Sean Doherty: Medina & Italo Ride On, Jordy & Filipe Crash Out, While Slater Has His GOAT Moment

12 Dec 2019 2 Share

Sean Doherty

Senior Writer

Photo: WSL/Heff

Photo: WSL/Heff


The GOAT Moment – Day 2 at the 2019 Billabong Pipe Masters

Much bigger out there this morning. Much more on the line. As Ronnie put it, “How good is Pipeline! It’s on fire today.” Ronnie might have been having the subtlest of digs at the Australian Prime Minister, a former marketing man who’s stock slogan has become, “How good is Australia!” Not so good right now, actually. It literally is on fire and has been for months.

Italo out there first with the sun peaking over Comsat Hill. As the title front-runner you’d rather surf first. Nothing worse than watching Gabe Medina savage the lineup like a pitbull on a poodle and then have to pace the yard for two hours waiting to surf, knowing you have to match him. No, get it done. Get out there and swing the pressure back on Gabby.

Italo could have done it easier than he eventually did. He dropped into a square one that vomited violently into the channel… when the spray cleared, no Italo. That would have won the heat right there, but instead Italo had to find a longer, inside runner to seal the deal against Jadson Andre. The bigger swell showed up Italo’s lack of Pipe positioning though. He caught closeouts, paddled for smaller ones, and looked kind of lost out there. Italo made up for that by simply catching twice as many waves as everyone else. One of them eventually had to be good.

We gave Peterson Crisanto a hard time because he’d bared his soul yesterday and let it slip that, in 10 years of going to Hawaii, he’d never actually surfed Pipeline before. It was a casually candid moment, an off-hand note, but the reaction maybe crystallised in his own mind overnight the reality of what that meant. The spectre of Pipe for a decade had loomed large and dark in his psyche. Tomorrow would be twice as big and there’d be nowhere to hide. Crisanto had woken up ready to have a dig.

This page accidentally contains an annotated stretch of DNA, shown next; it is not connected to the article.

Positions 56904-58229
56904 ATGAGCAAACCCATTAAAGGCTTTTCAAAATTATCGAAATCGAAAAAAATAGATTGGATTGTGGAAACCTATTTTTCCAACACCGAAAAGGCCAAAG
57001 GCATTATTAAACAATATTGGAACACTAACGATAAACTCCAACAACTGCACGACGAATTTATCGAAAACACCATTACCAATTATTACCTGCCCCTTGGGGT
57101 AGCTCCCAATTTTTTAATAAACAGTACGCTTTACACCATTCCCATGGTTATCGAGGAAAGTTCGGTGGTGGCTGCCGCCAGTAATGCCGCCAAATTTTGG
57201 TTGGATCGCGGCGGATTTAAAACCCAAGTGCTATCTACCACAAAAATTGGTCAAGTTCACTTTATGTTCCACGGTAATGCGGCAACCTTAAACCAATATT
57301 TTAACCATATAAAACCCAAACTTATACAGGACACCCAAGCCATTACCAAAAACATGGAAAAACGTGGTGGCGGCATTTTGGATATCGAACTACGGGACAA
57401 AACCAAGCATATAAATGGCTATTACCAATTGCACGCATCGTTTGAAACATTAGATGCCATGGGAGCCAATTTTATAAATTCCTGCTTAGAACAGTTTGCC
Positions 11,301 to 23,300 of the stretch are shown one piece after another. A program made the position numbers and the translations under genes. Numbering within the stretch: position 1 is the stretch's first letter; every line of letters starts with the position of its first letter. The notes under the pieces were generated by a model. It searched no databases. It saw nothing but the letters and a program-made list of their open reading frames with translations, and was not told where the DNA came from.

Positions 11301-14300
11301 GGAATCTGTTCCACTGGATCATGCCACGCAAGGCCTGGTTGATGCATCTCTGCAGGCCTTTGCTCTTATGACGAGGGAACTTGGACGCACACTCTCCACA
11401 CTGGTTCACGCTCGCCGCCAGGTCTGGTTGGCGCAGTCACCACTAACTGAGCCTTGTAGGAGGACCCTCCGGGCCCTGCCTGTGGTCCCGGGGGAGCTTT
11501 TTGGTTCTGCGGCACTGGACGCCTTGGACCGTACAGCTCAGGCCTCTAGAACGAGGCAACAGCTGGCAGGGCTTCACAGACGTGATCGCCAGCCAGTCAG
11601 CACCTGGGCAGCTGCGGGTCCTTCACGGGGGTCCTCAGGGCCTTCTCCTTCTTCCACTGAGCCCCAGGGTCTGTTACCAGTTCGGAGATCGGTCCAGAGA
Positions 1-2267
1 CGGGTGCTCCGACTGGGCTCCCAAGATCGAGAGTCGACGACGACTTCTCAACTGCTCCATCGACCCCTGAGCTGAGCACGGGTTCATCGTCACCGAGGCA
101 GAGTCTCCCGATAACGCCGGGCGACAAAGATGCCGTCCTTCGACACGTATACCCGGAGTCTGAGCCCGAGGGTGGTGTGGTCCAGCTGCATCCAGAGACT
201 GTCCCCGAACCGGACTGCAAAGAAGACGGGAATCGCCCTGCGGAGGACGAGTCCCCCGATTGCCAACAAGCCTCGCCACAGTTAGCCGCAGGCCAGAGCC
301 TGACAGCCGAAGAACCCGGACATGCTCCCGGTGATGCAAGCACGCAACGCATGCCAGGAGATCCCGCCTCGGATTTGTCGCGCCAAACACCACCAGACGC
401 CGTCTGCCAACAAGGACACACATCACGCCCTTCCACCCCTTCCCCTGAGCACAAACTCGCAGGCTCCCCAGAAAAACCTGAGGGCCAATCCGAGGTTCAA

Crisanto dropped over the ledge this morning and – to his great surprise – actually came out. He knifed into a couple of others that claimed him, before eventually a bigger one stayed open and delivered him triumphantly into the channel. He acknowledged the Big Guy and paddled out wondering to himself why he hadn’t paddled out 10 years ago. Sitting in 22nd, Crisanto also needed to win to stay on tour. His minor league heroics might have come to nothing when Conner Coffin picked off a Backdoor cave on the bell. The judges cruelled him. Conner’s currently on his veranda with his guitar working on a new tune, The Low Ball Blues.

During a rare slow moment, in a brave, off-piste commentary they discussed “The Whistle” at Pipe. For the usually safe-space broadcast it was majorly unsafe ground, but hats off to them for at least going there and alluding to the occasionally violent reality of surfing The Pipeline. “Strider, what was The Whistle?” asked Joe. Strider would love to have said that The Whistle traditionally precedes a dumb haole getting cracks on the beach at Pipe. Instead he diplomatically explained that when things “went wrong” there “might be a little bit of punishment". Joe sanitised it with “The Whistle was actually created for safety”… just not the safety of the guy getting slapped and turned into a bleeding pretzel on the sand. Strider segued seamlessly into a metaphor about Pipeline being a bowl of ice cream and John John being the sprinkles on top and the WSL producers in the OB van wiped the sweat from their brow and relaxed in their chairs.